The rest, as they say, is history.

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The shoes should have been our first clue.

After a perfectly delightful morning —one which began after more than twelve hours’ sleep for Nik and a leisurely breakfast for myself and Niksdad— we began our preparations for a jaunt to the local peach festival, followed by a visit to the park.  The pre-departure routine is always the same: “Okay, buddy, time for some clean pants.  Bring your toy and let’s get clean pants.”  “Clean pants first, then socks, MAFO’s and shoes.”

Nik is always eager to perform this routine; he loves to go out with us.  Lately, he’s begun to put his orthotics on by himself —even getting them on the correct feet.  He was just beginning to clamber onto the sofa, where I sat waiting with wipes and pull-up in hand, when Niksdad brought over his socks, MAFO’s and shoes.  The scream which issued forth from my heretofor sunny child was unlike anything I’ve heard except when he is in extreme and urgent pain.  It was the kind of sound which makes my heart race and causes me to drop everything and come running in an instant, certain I will find my child covered in blood.

There was much wailing and gnashing of teeth (to put it quite mildly) until we figured out the problem: the shoes.  Perfectly good, serviceable Nike’s which Nik has worn on many occasions though not for sometime.  (His other Nike’s were so filthy from repeated outings to the park— the laces were nearly black— that I insistedwe wash them last night; they were still in the laundry closet, slightly damp.)  I put the offending shoes on the floor at my feet while Niksdad went to get the still-damp shoes.  Apparently, even that was too close for those awful shoes; Nik screamed and jumped off the sofa, grabbed the shoes and ran to the entertainment center to put them on top.  That’s were they’ve been sitting for weeks now; it made perfect sense to Nik’s sense of order.

Once Nik realized the “correct” shoes were going on his feet he calmed down.  In fact, he seemed quite eager for our outing.  Off we went on our merry way.  “We’re going to get ice cream first, then go to the park. Ok buddy?  Ice cream first, then park.”  I repeated that phrase, like a mantra, as we drove.  Nik is usually pretty good about changed routines or routes as long as I tell him the sequence several times over.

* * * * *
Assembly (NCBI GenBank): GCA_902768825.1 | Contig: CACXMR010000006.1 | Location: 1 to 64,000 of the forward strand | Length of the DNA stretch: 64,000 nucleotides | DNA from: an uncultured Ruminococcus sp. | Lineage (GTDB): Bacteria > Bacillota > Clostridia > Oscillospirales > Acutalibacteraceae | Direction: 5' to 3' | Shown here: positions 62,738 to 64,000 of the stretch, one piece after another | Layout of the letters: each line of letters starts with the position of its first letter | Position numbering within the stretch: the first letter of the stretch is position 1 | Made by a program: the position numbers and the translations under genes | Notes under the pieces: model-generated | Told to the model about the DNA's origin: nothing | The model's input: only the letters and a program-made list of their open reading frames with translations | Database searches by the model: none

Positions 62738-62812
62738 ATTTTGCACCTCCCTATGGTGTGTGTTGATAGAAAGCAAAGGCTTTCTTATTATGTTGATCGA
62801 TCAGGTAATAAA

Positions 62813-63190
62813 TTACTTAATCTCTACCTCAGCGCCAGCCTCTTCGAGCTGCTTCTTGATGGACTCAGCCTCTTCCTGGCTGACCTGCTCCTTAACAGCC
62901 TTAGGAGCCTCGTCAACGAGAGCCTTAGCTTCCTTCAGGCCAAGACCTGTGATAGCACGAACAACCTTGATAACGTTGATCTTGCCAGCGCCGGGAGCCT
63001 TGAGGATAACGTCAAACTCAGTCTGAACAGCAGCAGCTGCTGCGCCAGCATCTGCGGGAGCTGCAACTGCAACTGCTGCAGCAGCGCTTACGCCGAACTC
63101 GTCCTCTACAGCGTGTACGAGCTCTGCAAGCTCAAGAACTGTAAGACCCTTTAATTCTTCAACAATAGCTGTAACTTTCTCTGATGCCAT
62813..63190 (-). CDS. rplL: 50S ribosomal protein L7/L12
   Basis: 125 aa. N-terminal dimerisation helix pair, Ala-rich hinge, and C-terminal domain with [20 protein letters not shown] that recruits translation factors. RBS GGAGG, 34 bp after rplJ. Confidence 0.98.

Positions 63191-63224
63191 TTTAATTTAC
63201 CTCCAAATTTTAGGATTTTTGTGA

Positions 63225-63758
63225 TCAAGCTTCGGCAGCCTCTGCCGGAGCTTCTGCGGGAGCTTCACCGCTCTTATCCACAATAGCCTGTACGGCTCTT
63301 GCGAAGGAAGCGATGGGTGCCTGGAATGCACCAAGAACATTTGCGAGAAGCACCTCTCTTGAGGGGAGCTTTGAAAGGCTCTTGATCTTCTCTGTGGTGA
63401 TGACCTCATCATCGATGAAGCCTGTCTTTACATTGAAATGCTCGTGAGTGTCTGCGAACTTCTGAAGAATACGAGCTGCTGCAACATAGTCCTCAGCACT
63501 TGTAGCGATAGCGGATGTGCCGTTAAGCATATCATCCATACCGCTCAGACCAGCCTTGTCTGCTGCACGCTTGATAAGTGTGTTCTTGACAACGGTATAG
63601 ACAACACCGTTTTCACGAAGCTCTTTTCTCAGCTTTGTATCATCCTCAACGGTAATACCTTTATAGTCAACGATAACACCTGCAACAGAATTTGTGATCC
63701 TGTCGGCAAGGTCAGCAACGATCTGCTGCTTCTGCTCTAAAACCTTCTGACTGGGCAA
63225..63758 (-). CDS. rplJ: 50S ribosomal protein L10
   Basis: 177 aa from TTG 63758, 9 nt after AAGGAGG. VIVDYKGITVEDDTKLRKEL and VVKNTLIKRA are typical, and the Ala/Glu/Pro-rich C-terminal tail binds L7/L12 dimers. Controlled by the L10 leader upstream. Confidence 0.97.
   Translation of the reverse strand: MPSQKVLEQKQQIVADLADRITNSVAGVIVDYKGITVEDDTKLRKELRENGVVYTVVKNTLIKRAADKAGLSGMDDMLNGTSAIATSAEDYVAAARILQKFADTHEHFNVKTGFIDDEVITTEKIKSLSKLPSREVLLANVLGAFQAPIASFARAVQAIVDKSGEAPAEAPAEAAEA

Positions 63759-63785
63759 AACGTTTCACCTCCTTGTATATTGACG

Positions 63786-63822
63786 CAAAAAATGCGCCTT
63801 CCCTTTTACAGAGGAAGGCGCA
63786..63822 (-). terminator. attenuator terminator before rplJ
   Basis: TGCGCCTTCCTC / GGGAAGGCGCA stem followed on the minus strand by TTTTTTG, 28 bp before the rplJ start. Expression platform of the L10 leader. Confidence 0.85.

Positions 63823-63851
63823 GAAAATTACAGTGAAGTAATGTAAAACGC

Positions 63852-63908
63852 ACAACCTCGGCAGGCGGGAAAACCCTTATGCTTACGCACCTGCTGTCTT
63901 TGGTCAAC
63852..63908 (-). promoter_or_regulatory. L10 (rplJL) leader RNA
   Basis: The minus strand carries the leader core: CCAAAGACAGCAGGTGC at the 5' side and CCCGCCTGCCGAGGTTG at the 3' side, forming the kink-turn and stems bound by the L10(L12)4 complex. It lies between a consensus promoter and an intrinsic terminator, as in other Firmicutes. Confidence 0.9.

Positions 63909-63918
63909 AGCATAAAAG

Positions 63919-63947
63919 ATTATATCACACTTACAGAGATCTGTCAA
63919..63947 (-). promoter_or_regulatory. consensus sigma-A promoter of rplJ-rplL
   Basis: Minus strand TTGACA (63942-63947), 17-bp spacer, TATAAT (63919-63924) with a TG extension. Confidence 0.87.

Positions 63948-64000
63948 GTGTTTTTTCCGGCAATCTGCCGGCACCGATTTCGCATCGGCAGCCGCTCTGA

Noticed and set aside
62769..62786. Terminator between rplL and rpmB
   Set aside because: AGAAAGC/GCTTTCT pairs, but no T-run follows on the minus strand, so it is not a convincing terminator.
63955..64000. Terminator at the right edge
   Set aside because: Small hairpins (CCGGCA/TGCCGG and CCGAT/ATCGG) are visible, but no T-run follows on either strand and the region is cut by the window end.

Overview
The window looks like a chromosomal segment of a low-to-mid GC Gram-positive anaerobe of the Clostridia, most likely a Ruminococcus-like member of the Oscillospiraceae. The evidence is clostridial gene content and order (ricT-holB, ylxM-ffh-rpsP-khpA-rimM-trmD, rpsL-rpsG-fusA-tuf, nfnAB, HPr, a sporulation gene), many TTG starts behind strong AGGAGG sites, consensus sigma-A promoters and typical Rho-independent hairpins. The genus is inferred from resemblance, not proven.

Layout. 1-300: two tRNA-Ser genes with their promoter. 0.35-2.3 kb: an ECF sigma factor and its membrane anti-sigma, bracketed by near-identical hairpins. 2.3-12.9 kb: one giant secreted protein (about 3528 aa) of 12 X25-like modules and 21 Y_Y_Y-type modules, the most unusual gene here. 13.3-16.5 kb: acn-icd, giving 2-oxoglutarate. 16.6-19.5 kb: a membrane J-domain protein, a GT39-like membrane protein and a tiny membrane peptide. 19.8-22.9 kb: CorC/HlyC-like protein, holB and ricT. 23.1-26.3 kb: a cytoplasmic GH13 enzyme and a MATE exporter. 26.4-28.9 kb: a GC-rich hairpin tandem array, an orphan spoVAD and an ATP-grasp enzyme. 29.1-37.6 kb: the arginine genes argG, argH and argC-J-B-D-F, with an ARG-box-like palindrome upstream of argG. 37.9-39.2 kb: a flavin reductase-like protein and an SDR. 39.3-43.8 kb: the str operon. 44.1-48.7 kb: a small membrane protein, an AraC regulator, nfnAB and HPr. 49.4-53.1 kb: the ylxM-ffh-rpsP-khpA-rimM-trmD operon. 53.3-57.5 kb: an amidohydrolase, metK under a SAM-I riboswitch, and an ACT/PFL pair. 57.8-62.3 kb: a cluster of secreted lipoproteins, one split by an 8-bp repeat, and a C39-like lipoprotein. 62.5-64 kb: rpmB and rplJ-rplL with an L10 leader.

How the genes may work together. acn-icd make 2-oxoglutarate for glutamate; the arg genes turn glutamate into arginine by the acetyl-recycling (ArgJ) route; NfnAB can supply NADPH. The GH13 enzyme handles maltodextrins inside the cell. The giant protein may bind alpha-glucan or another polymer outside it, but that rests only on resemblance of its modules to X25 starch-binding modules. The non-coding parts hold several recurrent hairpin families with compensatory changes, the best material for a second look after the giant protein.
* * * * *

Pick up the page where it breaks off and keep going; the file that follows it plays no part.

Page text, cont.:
I should have known that the shoe incident had my precious boy already wound too tightly.  As soon as I turned right at a traffic light where we normally turn left, Nik’s tenuous balance shifted and the tempest began.  I talked to him in soothing tones as I drove.  “It’s ok, sweetie, we’re going to get ice cream first then go to the park, remember?  It’s ok.  You’re ok.”  All the while, Niksdad held on to Nik’s feet so he couldn’t injur himself (or us) with his kicking.  I drove with one hand on the steering wheel and one hand holding Nik’s sweaty fingers, gently squeezing to give him some proprioceptive input which I hoped would calm him.

We parked right next to the entrance (God bless our disabled parking placard!) and waited for the storm to abate.  When Nik didn’t seem to show signs of calming, Niksdad said tersely, “This isn’t going to work, let’s just skip it.”  His frustration level was, understandably, rising with each howl and each kick which landed on the back of his seat.  Not realizing that Nik was already overwrought and wound too tightly, I insisted we at least get out of the car and try

There have been times when simply getting out of the car has shifted Nik’s attention enough that he is able to calm down and we end up having a decent outing.  I also felt very strongly that we neededI needed— to not be held hostage to the autism.  We spent the first two years of Nik’s life sequestered away from everyone and everything because we had to protect Nik’s fragile immune system.  We’ve spent much of the last couple years isolated from nearly everyone and everything except the occasional family outing.  At some point, I felt, we just have to say “Damn the consequences!” and try —just try— to be a part of the very society in which we want our boy to thrive.

Today was not the day for that.

We never made it to the ice cream or the petting zoo.  We pulled into the parking lot at the park and Nik fell apart again.  By this time, he was so overwrought he couldn’t tell us anything.  “Are you hungry?” Nik signed please so we offered him a bite of his sandwich; he thrust it at me and screamed.  “Do you want to go play in the park, sweetie?”  He simultaneously signed please and shook his head no.  I started to hum Mary Poppins songs to calm him.  It seemed to work until I stopped.  The wailing began again.

We drove home to nurse our wounded hearts and try to figure out what our boy was telling us, what he needed.  As we pulled into the driveway —like magic— the tears and tantrums abated and the happy singing began.

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Nik has now had lunch and is a very happy camper —singing Mary Poppins and Signing Time songs to his toys, playing with his alphabet puzzles.  We may attempt the outing again in a while —or not.

It’s so hard, trying to find the right balance between stretching Nik’s boundaries and honoring his needs.  Between giving my child what he needs and giving myself what I need.  Trusting my instincts and listening to the voice in my heart that says “We have to try…”  The lines are hazy and constantly shifting —like walking on a sand dune in a headwind. 

I believe we are at a crucial point in Nik’s communication development:  the more he knows he can make himself understood —and the fewer tantrums as a result of that success, the more intensely frustrated he becomes in those instances where he cannot make himself understood.  The extremes seem to be farther apart and I feel stretched to my limits straddling the chasm.  But I’ll write more about that another time —after I mull it over some more.